A Highpoint Disk Controller Problem
When you try to install Windows 2000 on the clean hard disk of a computer that has an ABIT BE6-II motherboard and a Highpoint ATA66 controller, the setup utility might not recognize hard disks connected to the Highpoint ATA66 controller. When you try to select a drive or partition for the Win2K installation, no drives appear. This problem occurs because Win2K doesn't include the correct driver for the ATA66 controller; the OS uses the Promise ATA66 controller driver instead. To ensure that setup recognizes your hard disks, you must download and install the Highpoint ATA66 driver from the ABIT FTP site and copy it to a floppy disk. You can install the Highpoint software during the Win2K setup. When the system prompts you for third-party drivers, press F6 to install the driver you downloaded. For more information, see Microsoft article Q306919.
Adaptec/Roxio CD-RW Problems
If you're configuring Windows 2000 systems with Adaptec CD-RW drives and Roxio software—specifically Easy CD Creator 5.01 and earlier or DirectCD 3.01 or 3.01c—you must install updated drivers to ensure that the drives function properly. When you remove either CD-RW software application and try to access the CD-RW drive, you’ll see one or more of the following error messages from the Device Manager: the drive isn't working properly (Code 31), Win2K can't locate the device driver (Code 32), and the registry is corrupt (Code 19).
Microsoft article Q270008 indicates that systems with newer Adaptec CD-RW drives, as well as CD-RW drives from other vendors, might experience similar or identical problems. The article documents error-code-specific corrective action that you can take to restore CD-RW functionality. The steps are too complicated to repeat here, but two of the actions require you to modify the registry. You can download instructions from Adaptec. However, the Microsoft article states that Adaptec's registry modification instructions are incorrect, so read the article carefully before you attempt to correct the problem. If the registry edits don't eliminate the Code 31 error message and restore access to your CD-RW drives, Microsoft recommends that you uninstall Media Player 7 and download and install the latest release from the Microsoft Web site.
A Sound Blaster Blue Screen
A problem with Creative Labs' Sound Blaster Live software can cause your Windows 2000 system to hang intermittently and display a Stop code of 0x00000012 with the text TRAP_CAUSE_UNKNOWN on a blue screen. To work around this problem, run the Control Panel Add/Remove Programs applet and uninstall Sound Blaster Live. The sound card should continue to work because the Add/Remove Programs applet doesn't remove the Win2K sound-card driver when you uninstall the Sound Blaster Live software. For a permanent solution, contact Creative Labs. For more information, see Microsoft article Q297088.
An ACPI COM Port Issue
If you're configuring systems with Advanced Configuration and Power Interface (ACPI), you might encounter unexpected COM port behavior. A bug in the code that scans the system for resource conflicts causes the device manager to recognize a COM port that you have disabled as new hardware. To avoid this problem, don't click Install Communication Port when the Add Hardware Wizard detects the COM port. If you install the port, an additional incorrect COM port appears in Device Manager. You can clear incorrect COM ports from Device Manager by deleting all inactive ports and rebooting. For more information, see Microsoft article Q312291.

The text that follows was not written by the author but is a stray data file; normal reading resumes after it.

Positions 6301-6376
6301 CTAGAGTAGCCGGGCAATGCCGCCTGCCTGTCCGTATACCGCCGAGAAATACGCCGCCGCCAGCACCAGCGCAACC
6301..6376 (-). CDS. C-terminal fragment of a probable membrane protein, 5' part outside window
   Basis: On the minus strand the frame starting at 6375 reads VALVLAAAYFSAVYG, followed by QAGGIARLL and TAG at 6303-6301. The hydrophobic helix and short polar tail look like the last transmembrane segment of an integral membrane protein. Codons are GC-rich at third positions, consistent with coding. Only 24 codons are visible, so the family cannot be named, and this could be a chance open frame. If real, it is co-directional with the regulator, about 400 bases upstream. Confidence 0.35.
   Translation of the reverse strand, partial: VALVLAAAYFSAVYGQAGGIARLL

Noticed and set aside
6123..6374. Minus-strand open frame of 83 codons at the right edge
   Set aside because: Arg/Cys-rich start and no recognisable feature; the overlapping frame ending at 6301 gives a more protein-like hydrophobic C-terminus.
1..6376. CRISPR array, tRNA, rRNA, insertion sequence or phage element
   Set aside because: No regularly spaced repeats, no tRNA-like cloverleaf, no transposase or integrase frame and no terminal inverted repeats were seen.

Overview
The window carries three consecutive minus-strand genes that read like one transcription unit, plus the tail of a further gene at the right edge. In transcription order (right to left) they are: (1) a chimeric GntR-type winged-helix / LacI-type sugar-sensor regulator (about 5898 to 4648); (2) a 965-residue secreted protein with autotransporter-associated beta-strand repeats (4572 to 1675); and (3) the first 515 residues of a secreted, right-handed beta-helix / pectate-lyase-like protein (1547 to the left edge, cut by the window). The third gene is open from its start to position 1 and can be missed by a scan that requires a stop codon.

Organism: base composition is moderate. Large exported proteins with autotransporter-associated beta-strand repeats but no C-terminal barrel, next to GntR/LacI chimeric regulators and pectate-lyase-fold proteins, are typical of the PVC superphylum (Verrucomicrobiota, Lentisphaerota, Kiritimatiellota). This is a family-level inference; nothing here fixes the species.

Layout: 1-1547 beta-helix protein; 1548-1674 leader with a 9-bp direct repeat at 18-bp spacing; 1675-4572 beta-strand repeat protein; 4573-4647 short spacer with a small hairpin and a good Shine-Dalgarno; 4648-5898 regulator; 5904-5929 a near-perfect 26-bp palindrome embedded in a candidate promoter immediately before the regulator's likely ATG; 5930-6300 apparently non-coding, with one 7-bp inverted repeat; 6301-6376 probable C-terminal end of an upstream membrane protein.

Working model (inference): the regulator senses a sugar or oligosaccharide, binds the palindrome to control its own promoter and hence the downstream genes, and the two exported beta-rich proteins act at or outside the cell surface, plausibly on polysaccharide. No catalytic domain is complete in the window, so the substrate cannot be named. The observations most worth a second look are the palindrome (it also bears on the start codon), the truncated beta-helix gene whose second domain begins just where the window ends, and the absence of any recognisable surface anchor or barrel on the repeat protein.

Intermittent White Screen Hang
Do any of your Windows 2000 Service Pack 2 (SP2) systems occasionally hang and display a white screen during startup? If so, you’ll be happy to know that Microsoft has issued an explanation (the problem results from a memory heap deadlock) and a code fix. Call Microsoft Support Services (MSS) for the code fix, a new version of ntdll.dll. For more information, see Microsoft article Q305227.
A Device Manager Bug Fix
Here’s a problem that occurs only when you uninstall a physical or logical disk device in Device Manager while Windows Explorer is open. If you scan for hardware changes after removing the drive, Windows Explorer displays the contents of the disk you thought you removed and the system prompts you to reboot. This problem occurs because the shell keeps the handle to the newly-added disk that the hardware scan detects, which prevents the system from completing the drive removal operation. Another by-product of the handle to the removed drive is that the shell runs the auto-play option, which opens a new Windows Explorer window and displays the contents of the removed disk. If you're busy with desktop disk maintenance, you probably want to install the code fix, a new version of shell32.dll with a release date of November 6. To successfully implement the update fix, you need to add a registry value entry to the Windows Explorer key that disables auto-play on hard disks. Microsoft article Q306185 includes instructions for creating the registry value entry.
A NetBIOS Bug Fix
Windows 2000 systems that you configure with NetBIOS might hang during system startup and display a "Configuring network connections" message box, potentially for hours. A bug in the netbt.sys code that manages the NetBIOS protocol ignores the NetBIOS scope ID. If you're stuck with NetBIOS, you can eliminate the system hang by installing the latest version of netbt.sys, which Microsoft Support released November 9. You can work around the problem by manually deleting the NetBIOS scope ID from the registry. Press F8 during startup to boot into the Recovery Console (RC) and run a registry editor. Navigate to HKEY_LOCAL_MACHINE\CurrentControlSet\Services\Netbios\Parameters and delete the NetbiosScope value entry in the Parameters key. Restart the computer to activate the change. For more information, see Microsoft article Q272262.